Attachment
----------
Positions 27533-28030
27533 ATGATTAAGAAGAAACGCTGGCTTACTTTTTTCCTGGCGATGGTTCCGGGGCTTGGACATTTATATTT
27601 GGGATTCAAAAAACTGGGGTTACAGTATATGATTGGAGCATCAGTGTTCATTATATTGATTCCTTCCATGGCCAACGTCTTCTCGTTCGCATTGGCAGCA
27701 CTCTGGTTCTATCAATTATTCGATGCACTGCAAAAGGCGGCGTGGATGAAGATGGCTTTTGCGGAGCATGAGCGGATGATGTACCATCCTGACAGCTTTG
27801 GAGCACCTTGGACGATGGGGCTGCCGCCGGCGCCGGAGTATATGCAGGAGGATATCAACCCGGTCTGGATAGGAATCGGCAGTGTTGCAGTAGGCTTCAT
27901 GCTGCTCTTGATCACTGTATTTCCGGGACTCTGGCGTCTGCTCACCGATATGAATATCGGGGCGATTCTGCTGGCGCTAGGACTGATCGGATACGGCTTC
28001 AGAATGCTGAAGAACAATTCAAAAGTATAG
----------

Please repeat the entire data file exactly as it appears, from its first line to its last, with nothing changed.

Positions 27533-28030
27533 ATGATTAAGAAGAAACGCTGGCTTACTTTTTTCCTGGCGATGGTTCCGGGGCTTGGACATTTATATTT
27601 GGGATTCAAAAAACTGGGGTTACAGTATATGATTGGAGCATCAGTGTTCATTATATTGATTCCTTCCATGGCCAACGTCTTCTCGTTCGCATTGGCAGCA
27701 CTCTGGTTCTATCAATTATTCGATGCACTGCAAAAGGCGGCGTGGATGAAGATGGCTTTTGCGGAGCATGAGCGGATGATGTACCATCCTGACAGCTTTG
27801 GAGCACCTTGGACGATGGGGCTGCCGCCGGCGCCGGAGTATATGCAGGAGGATATCAACCCGGTCTGGATAGGAATCGGCAGTGTTGCAGTAGGCTTCAT
27901 GCTGCTCTTGATCACTGTATTTCCGGGACTCTGGCGTCTGCTCACCGATATGAATATCGGGGCGATTCTGCTGGCGCTAGGACTGATCGGATACGGCTTC
28001 AGAATGCTGAAGAACAATTCAAAAGTATAG